While the F-14s were tied up 100-200nm north of Vestfjord, I sent in a bomber aviation division with about 90 Su-24/FENCER light bombers armed with a pair of 1,500kg Laser-guided bombs apiece. This force went into Vestfjord in a long trail formation covered by Su-27/FLANKERS. My opponent raised the difficulties of finding the target ships, but I countered that in a trail formation, all the later aircraft need do would be to follow the smoke columns from the fires of shot down aircraft and damaged ships.
The FENCERS hugged the mountains so that their radars were looking out to sea for the CVBG, while the US radars were trying to pick out FENCERS from the radar clutter of the mountains behind them. What had been sauce for the goose had suddenly become sauce for the gander. The Navy knew from experience that picking out fighter aircraft from the mountains was a nasty challenge. This gave the VVS bombers a real chance to make it through to the target.
While nearly all modern warships lack any kind of significant armor, US Navy aircraft carriers are the exception. The Navy keeps the details close to their chest, but even if they don’t have conventional armor plate like a battleship, the use of fuel and water tankage can create a reasonable facsimile, while the sheer size of a carrier and the compartmentation available ensure that any damage is isolated and kept away from the vital areas of the ship. To do real harm takes a large bomb with real penetrative capability. Both of these are embodied in the 1,500kg bomb. Further, while dropping from low altitude — deck height or lower — the bomb would impact almost perpendicular to the side of the ship, ensuring maximum penetration. Laser guidance wouldn’t add too much to the equation, but it did give me an extra argument to deflect disputes about accuracy. With the bombs detonating inside the ship, there would be no danger from fragging one’s own aircraft and little danger to following planes, as well. A further advantage to dropping from such low altitude would be that it would be nearly impossible to mistake the target carrier with anything else — no other ship would tower over the bombers so they need only steer for the biggest object ahead of them.
Squirm as he might, my opponent was frustrated at every turn. Each idea he came up with was shot down by the onlookers. The Navy observers looked at our little desk-side exercise and could find no way out. They were finally forced to concede that their carriers were not invincible, after all. From that day to this, I haven’t heard the Navy talk about Vestfjord or taking on land-based air. My campaign may not have been what caused the Navy to rethink The Maritime Strategy, but it assuredly provided at least one nail in the coffin.
Naval wargaming is simple and straightforward when compared to wargaming ground combat. Naval warfare lends itself to mathematical fights between weapons systems. There are little, if any, terrain considerations and all the combatants can be discretely modeled. Further, there is little of the human element to be considered as most of the interactions are, in reality, controlled by computer. In contrast, a land battle has a nearly infinite number of interactions and the human factor is the most important single determinate of defeat — you defeat the enemy by breaking his will to stand his ground — while weapons are merely tools to get inside his head. Elsewhere in this blog, I have stated that I had $40 commercial wargames in my closet that could do a more realistic job than the Pentagon’s million-dollar computer models. The cost factor only grows larger with naval wargames.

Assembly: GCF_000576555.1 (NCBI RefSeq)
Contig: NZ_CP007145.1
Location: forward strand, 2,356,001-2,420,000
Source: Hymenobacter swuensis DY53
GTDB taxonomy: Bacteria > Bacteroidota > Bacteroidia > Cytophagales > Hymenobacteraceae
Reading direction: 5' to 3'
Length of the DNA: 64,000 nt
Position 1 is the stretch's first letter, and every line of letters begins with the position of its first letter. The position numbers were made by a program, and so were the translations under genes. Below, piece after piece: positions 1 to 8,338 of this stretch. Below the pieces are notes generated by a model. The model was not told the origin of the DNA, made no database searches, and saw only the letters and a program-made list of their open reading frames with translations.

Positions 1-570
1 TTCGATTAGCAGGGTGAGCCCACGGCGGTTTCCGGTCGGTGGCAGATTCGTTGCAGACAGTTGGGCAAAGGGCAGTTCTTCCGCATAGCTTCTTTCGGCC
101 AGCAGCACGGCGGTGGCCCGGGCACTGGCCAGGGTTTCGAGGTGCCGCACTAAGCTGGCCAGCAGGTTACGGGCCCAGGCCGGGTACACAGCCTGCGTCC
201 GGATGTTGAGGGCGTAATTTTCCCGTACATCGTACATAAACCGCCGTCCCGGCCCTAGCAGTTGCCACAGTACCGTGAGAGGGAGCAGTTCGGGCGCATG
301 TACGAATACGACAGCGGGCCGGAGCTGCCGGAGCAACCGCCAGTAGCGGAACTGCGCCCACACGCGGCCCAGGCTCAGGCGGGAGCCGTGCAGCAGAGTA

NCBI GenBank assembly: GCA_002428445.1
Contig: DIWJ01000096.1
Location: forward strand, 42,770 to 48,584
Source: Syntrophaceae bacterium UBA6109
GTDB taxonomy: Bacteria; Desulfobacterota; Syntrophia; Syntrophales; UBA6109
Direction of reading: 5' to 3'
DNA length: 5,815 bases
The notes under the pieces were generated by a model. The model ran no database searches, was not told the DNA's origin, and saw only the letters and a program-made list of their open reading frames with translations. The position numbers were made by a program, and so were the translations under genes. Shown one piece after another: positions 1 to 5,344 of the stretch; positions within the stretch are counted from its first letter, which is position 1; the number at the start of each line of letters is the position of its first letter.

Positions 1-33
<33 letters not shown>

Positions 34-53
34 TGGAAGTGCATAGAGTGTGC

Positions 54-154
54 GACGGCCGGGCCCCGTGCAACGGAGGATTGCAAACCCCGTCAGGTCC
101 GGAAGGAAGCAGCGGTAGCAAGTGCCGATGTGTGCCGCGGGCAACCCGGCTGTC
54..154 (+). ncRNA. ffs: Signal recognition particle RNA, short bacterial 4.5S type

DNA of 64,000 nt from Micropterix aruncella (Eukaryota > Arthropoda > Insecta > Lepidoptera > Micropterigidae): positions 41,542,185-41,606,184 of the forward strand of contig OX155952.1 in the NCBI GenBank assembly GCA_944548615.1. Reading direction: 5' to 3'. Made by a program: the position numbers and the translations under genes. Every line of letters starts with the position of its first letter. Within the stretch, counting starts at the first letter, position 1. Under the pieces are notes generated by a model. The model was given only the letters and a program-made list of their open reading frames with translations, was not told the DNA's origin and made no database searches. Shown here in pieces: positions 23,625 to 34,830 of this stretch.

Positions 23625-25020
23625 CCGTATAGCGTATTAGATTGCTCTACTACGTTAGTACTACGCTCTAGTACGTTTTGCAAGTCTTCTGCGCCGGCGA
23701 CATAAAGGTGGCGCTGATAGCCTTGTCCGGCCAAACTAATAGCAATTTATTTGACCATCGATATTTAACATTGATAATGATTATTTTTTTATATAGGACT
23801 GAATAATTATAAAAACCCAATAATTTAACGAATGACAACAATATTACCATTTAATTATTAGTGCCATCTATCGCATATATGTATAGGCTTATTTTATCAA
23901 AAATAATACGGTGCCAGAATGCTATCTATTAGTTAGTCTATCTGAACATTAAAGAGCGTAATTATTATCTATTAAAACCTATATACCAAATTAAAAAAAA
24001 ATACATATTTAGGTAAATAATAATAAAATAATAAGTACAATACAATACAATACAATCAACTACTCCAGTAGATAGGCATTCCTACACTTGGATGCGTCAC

Perhaps this is why the US Navy has traditionally invested in wargames: the inherent simplicity, clarity and believable results of naval wargames make them accessible and instructive. After WWII, Fleet Admiral Chester Nimitz was asked if anything surprised him during the battles of the Pacific war. His answer, that only the Japanese use of Kamikaze tactics had not been foreseen and wargamed before the war ever began, is informative on the utility of naval wargaming. The US Naval War College continues to this day to run annual wargames with its students working on fleet problems with real-world relevance. The War College’s own website declared that, “Simulating complex war situations—from sea to space to cyber—builds analytical, strategic, and decision-making skills. Wargaming programming not only enriches our curriculum, but it also helps shape defense plans and policies for various commands and agencies.” Thus saith the Navy. The Air Force would agree. If we can get the Army in on it, we might have something of use to the nation.
 Zakheim, Dov S. and Lehman, John (2018) “Lehman’s Maritime Triumph,” Naval War College Review: Vol. 71 : No. 4 , Article 11. Available at: https://digital-commons.usnwc.edu/nwc-review/vol71/iss4/11.
 Watkins, James D. Admiral USN, The Maritime Strategy, US Naval Institute Proceedings, January 1986, https://www.usni.org/magazines/proceedings/1986/january-supplement/maritime-strategy-0.
His other recent and related articles are:
He is doing a presentation at HAAC on Day 2 (Wednesday, Oct. 18) on Wargaming 101: Schedule for the Second Historical Analysis Annual Conference (HAAC), 17-19 October 2023 | Mystics & Statistics (dupuyinstitute.org)